In the wave meter disclosed in the '445 patent, both the etalon and the coarse diagnostic assembly operate within the local environment of sealed housings, which in the preferred embodiment of the present invention are filled to one atmosphere of nitrogen. In a sealed enclosure filled with a gas, such as the etalon housing filled with a gas such as nitrogen, the total mass of the gas within the enclosure is a fixed quantity. Since the internal volume of the enclosure varies with temperature at the rate of three times the coefficient of linear expansion of the enclosure material [V=Vo (1+Δ1)3 =Vo (1+3Δ1 +3Δ12 +Δ13)≈Vo (1+3Δ1)], the gas density will also vary inversely as the volume. This variation in gas density with temperature changes will change the index of refraction of the gas between the etalon plates and cause errors in the wavelength data.
In addition to the aforementioned effects of temperature on the index of refraction of the gas residing between the etalon plates, the etalon structure itself is temperature sensitive. In the preferred embodiment, the plates of the etalon are precisely spaced by three spacers made from a suitable low expansion material, such as Zero-Dur. Expansion of these spacers with temperature change will cause errors in the etalon output pattern of a magnitude which may be similar to the changes introduced by variations in the gas density. These two effects, spacer expansion and gas density changes due to expansion of the enclosure, sum to give a single coefficient relating errors in the wave meter reading to the temperature of the etalon and its enclosure.
If the temperature of the gas is not uniform within the enclosure, as will be the case of a rising or falling enclosure temperature, then yet another source of error can arise. Referring to FIG. 1, if region 1 of the gas within the enclosure is at a temperature T1 and region 2 is at a temperature T2, then because the pressure will still be uniform throughout the enclosure, the density ρ1 of the gas in region 1 and the density ρ2 of the gas in region 2 will no longer be equal, but instead ρ2 /ρ1 =T1 /T2. In general, the cooler gas regions will have a higher density and the warmer gas regions will have a lower density than the steady state temperature density ρ0. For purposes of illustration, assume one half of the gas in the enclosure volume V is at temperature T1 and one half of the gas is at temperature T2, as illustrated in the lower portion of FIG. 1. The mass of the gas in the enclosure, which is still fixed, is proportional to the density times the volume. Thus using ρ2 /ρ1 =T1 /T2 : ##EQU1##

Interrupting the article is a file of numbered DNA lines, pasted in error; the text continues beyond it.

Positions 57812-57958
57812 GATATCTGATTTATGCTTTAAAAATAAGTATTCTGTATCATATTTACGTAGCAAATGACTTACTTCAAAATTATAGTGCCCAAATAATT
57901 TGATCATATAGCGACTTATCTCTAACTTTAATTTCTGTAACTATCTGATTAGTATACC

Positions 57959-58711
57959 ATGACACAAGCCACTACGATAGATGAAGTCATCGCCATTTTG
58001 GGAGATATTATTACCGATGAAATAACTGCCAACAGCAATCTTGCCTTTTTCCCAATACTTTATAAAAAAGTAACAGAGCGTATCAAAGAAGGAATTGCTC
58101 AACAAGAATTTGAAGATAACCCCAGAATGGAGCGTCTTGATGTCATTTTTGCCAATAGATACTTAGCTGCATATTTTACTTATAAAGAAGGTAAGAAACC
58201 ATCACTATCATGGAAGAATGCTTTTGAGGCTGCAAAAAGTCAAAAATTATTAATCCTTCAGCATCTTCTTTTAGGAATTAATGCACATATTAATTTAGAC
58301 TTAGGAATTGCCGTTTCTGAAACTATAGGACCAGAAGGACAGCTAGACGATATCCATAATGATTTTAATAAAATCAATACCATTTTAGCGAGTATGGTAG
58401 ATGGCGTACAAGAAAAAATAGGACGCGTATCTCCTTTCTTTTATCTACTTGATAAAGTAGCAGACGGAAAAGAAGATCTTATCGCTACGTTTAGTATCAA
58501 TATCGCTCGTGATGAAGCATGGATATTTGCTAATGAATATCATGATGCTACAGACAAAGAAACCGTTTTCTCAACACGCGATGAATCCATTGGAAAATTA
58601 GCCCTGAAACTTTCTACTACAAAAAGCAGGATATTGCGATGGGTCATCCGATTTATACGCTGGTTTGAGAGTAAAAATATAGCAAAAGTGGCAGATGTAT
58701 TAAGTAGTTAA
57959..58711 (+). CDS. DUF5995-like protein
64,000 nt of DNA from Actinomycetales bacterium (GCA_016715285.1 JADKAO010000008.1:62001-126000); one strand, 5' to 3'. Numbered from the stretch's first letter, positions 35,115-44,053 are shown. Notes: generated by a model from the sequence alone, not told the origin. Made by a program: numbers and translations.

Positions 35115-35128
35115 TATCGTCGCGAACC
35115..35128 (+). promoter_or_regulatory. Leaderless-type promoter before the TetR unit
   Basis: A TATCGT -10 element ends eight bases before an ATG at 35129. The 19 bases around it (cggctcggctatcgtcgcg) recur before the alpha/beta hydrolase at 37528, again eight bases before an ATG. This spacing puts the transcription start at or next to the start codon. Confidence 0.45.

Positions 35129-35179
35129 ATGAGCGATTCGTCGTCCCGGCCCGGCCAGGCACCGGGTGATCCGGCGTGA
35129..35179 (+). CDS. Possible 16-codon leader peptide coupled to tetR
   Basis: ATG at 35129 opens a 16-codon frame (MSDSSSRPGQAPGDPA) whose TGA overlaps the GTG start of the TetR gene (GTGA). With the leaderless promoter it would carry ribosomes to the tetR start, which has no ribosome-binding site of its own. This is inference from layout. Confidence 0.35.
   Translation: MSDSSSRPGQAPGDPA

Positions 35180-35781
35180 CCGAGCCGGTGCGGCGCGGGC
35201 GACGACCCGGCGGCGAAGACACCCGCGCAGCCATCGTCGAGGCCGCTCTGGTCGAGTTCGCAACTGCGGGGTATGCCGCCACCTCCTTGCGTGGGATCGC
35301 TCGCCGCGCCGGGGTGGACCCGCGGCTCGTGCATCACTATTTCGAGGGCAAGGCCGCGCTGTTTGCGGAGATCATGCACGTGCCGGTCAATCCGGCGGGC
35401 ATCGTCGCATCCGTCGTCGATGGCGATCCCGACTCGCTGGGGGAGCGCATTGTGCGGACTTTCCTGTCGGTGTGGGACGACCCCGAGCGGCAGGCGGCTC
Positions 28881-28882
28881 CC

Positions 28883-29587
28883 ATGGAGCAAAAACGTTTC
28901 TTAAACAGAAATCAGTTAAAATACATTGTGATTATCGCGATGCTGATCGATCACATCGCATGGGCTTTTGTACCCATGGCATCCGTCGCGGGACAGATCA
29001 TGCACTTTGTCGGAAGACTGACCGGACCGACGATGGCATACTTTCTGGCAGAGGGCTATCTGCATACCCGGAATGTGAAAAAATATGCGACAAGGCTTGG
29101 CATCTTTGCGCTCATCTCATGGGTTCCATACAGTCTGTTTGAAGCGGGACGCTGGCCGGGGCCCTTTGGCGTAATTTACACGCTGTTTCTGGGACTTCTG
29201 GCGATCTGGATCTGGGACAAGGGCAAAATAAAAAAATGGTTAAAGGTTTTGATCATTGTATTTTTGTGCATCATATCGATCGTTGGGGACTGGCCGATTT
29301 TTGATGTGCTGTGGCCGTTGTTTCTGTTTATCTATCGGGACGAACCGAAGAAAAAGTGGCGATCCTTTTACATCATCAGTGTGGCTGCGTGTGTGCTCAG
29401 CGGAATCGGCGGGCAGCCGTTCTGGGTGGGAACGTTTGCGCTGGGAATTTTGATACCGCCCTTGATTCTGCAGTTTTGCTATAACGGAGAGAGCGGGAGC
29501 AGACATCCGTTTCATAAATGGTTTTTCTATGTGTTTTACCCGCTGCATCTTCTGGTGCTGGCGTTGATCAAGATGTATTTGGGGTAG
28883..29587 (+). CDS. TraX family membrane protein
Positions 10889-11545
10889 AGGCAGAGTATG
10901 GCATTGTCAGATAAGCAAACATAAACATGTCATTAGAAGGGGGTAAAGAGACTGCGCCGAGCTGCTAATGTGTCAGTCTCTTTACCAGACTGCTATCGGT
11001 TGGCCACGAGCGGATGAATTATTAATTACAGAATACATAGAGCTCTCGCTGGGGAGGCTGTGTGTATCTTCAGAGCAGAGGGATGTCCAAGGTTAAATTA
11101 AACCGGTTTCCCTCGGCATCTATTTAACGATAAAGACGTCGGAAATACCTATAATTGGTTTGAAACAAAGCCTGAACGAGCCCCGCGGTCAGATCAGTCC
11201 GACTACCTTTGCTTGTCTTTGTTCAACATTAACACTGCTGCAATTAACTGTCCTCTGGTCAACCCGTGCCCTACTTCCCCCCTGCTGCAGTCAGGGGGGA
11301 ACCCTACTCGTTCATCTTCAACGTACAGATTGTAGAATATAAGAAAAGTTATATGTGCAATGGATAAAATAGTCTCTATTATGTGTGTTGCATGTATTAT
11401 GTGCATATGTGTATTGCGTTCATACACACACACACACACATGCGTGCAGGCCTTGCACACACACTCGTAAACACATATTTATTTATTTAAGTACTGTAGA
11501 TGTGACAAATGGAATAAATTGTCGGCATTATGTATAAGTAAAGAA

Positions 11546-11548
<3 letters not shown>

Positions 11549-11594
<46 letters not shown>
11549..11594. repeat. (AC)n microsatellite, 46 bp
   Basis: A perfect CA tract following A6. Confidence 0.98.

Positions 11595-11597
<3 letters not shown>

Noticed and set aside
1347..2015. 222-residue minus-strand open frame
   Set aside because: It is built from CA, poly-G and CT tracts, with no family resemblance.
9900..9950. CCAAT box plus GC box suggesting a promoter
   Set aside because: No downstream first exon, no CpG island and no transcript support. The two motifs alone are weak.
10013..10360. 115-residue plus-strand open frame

ρ.sub.0 ρ.sub.1 =(1/2)(1+T.sub.1 /T.sub.2)
For an increasing housing temperature, T1 <T2, and ρ1 >ρ0
For a decreasing housing temperature, T1 >T2, and ρ1 <`0
Since the index of refraction of the gas in the etalon directly effects the interference pattern (as well as the wavelength versus angle for the relevant refracted component of the light from the grating in the coarse diagnostic assembly), and the index in turn is effected by the density of the gas in the etalon, temperature differences in the gas in various regions of the gas enclosure will directly effect the etalon accuracy, even if the etalon and the gas therein remains at a fixed temperature. Thus one can expect the output of an etalon filled with a gas to have some sensitivity to thermal expansion of the sealed enclosure, as well as a definite and substantial sensitivity to the rate of change in the temperature. Since the heat in the assembly enters and exits through the housing outer walls, the changing temperature is best sensed by a thermistor or other temperature sensing element in direct contact with the wall of the housing, preferably in the region most subjected to heating when the laser is turned on so as to more accurately sense the change in temperature giving rise to this effect. (Sensing the temperature changes on the last element to be heated by a change in external temperature would be least desirable for this effect, as the change in temperature of the last element to be heated may mean that a prior, unsensed temperature difference between the housing and the internal parts is actually now decreasing, diminishing the effect described.) The temperature sensor preferably is contained within the housing enclosure to be protected as well as responsive only to housing temperature, though alternatively it may be external thereto so long as it accurately responds to housing temperature and temperature changes. Actually a thermistor or other common sensing device senses temperature, not rate of change of temperature, though the rate of change of temperature may be determined by the microprocessor 16 of FIG. 2 by periodically reading the temperature of the sensor and calculating the rate of change therefrom. As shall be subsequently shown, the stability of the temperature sensor, that is, its ability to indicate temperature changes over a period of time without its own drift being a major factor, is more important than its absolute temperature accuracy, as relatively small changes in temperature with time have as big an effect on the etalon stability and accuracy as larger errors in absolute temperature.